c. 1400, "to give off vapor, flow out," from Old French exalter (10c.), from Latin exaltare "raise, elevate," from ex "out, out of, from within" (see ex-) + altus "high," literally "grown tall," from PIE root *al- (2) "to grow, nourish." From early 15c. as "to elevate in rank or honor;" also "glorify, praise, extol." Related: Exalted; exalting.
late 14c, in astrology, "position of a planet in the zodiac where it exerts its greatest influence," from Old French exaltacion "enhancement, elevation," and directly from Late Latin exaltationem (nominative exaltatio) "elevation, pride," noun of action from past-participle stem of exaltare "to raise, elevate" (see exalt).
From late 15c. as "act of raising high or state of being elevated" (in power, rank, dignity, etc.); also "elevation of feeling, state of mind involving rapturous emotions." The Exaltation of the Cross (late 14c.) is the feast commemorating the miraculous apparition seen by Constantine in 317.
"to place on a throne, exalt to the seat of royalty," c. 1600, from en- (1) + throne (n.). Replacing enthronize (late 14c.), from Old French introniser (13c.), from Late Latin inthronizare, from Greek enthronizein. Also simply throne (v.), late 14c., from the noun in English. Related: Enthroned; enthroning.
1650s, "advancement" (a sense now obsolete); 1868 in the philological sense "carrying of the final letter of a word into the next one" (as in newt), from Late Latin provectionem (nominative provectio) "advancement," noun of action from past-participle stem provehere "to carry forward," from pro "toward, ahead" (see pro-) + vehere "to carry" (from PIE root *wegh- "to go, move, transport in a vehicle"). Middle English had a verb provecten "to advance (someone), exalt" (mid-15c.), from Latin provectus, past participle of provehere.
late 14c., promoten, "to advance (someone) to a higher grade or office, exalt or raise to a higher post or position," from Old French promoter and directly from Latin promotus, past participle of promovere "move forward, advance; cause to advance, push onward; bring to light, reveal," from pro "forward" (see pro-) + movere "to move" (from PIE root *meue- "to push away").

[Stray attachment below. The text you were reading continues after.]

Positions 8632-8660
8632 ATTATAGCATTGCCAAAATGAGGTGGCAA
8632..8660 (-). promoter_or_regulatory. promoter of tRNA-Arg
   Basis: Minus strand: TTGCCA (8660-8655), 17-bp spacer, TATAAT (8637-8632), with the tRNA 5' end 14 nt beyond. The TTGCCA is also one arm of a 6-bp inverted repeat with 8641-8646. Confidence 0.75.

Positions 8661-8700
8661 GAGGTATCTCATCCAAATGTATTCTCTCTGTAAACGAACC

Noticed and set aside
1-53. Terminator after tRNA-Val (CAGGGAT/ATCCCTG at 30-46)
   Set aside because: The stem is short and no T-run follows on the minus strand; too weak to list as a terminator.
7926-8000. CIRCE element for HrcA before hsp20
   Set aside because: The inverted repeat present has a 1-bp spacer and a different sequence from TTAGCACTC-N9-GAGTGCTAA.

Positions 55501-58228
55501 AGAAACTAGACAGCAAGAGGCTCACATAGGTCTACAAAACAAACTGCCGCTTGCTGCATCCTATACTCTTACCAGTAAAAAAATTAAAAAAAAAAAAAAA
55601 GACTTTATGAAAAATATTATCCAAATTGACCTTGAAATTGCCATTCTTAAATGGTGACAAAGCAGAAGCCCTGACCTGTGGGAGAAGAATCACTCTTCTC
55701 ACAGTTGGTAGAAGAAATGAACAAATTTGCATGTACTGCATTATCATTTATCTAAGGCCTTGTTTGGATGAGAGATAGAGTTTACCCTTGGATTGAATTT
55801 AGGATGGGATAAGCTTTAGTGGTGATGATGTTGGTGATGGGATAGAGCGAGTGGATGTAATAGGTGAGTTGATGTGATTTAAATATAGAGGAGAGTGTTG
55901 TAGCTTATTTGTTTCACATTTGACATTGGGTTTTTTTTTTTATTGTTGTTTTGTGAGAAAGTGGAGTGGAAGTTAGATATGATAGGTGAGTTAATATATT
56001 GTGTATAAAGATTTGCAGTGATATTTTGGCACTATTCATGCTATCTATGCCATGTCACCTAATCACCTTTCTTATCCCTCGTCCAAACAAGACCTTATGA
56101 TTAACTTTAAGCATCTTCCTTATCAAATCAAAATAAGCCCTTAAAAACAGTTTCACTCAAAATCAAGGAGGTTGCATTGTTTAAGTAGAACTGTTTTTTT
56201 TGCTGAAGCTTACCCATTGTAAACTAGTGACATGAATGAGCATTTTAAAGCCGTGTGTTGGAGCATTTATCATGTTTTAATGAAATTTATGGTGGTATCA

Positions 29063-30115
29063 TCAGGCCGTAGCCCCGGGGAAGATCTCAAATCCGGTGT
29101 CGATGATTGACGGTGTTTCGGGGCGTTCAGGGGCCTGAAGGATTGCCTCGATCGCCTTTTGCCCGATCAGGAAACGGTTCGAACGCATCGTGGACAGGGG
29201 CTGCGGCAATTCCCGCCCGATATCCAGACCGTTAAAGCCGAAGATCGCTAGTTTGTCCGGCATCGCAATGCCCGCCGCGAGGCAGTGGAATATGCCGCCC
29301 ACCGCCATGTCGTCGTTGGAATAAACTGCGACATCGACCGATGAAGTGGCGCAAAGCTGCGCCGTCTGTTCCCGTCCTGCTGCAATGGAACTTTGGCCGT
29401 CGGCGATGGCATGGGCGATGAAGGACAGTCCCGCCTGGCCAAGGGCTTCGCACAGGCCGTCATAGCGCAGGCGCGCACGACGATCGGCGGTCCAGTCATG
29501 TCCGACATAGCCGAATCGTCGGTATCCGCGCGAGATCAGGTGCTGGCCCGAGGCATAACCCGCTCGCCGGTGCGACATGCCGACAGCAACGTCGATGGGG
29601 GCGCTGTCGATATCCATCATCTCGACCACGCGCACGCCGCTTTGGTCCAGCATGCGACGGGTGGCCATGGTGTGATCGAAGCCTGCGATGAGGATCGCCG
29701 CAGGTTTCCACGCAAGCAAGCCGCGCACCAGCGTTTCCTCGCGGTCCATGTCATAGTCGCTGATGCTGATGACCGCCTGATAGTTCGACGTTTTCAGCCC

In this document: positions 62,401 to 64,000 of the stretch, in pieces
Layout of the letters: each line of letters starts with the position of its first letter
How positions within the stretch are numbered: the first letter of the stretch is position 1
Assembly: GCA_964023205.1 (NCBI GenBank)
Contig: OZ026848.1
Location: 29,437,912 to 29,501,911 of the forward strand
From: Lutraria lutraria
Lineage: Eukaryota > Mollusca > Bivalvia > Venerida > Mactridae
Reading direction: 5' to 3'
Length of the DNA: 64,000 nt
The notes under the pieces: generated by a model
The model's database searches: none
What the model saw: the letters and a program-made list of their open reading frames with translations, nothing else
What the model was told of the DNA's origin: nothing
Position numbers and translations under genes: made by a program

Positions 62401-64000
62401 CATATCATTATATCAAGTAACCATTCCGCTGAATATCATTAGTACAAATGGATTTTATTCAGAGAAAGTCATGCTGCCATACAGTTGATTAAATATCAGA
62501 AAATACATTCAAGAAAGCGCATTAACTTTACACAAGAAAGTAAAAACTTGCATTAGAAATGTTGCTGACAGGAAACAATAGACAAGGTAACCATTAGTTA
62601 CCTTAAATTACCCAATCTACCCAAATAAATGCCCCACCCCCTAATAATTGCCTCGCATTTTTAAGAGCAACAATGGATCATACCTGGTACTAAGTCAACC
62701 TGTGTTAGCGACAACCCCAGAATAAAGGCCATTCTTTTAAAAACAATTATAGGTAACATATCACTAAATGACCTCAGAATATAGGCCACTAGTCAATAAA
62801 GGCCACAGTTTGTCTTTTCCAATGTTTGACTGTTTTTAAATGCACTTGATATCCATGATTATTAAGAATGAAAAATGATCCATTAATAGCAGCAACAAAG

General sense of "to further the growth or progress of (anything)" is from early 15c. In late Middle English and early Modern English also promove, from the Latin verb. Related: Promoted; promoting.
early 15c., dignifien, "invest with honor or dignity, exalt in rank or office," also "deem suitable," from Old French dignefiier, from Medieval Latin dignificare "make worthy," from Latin dignus "worthy, proper, fitting" (from PIE root *dek- "to take, accept") + -ficare, combining form of facere "to make, do" (from PIE root *dhe- "to set, put"). From mid-15c. as "confer honor upon, give celebrity to, make illustrious." Related: Dignified; dignifying.
mid-14c., deifien, "to make god-like;" late 14c., "make a god of, exalt to the rank of a deity," from Old French deifier (13c.), from Late Latin deificare, from deificus "making godlike," from Latin deus "god" (from PIE root *dyeu- "to shine," in derivatives "sky, heaven, god") + -ficare, combining form of facere "to make, do" (from PIE root *dhe- "to set, put"). Sense of "adore, regard as an object worthy of worship" is from 1580s. Related: Deified; deifying.
Old English pyffan, *puffian "to blow with the mouth," of imitative origin. Compare pouf, from French. Especially "to blow with quick, intermittent blasts" (early 14c.). Meaning "pant, breathe hard and fast" is from late 14c.
The meaning "to fill, inflate, or expand with breath or air" is by 1530s. The intransitive sense, in reference to small swellings and round protuberances, is by 1725. The transitive figurative sense of "exalt" is from 1530s; shading by early 18c. into the meaning "praise with self-interest, give undue or servile praise to." Related: Puffed; puffing.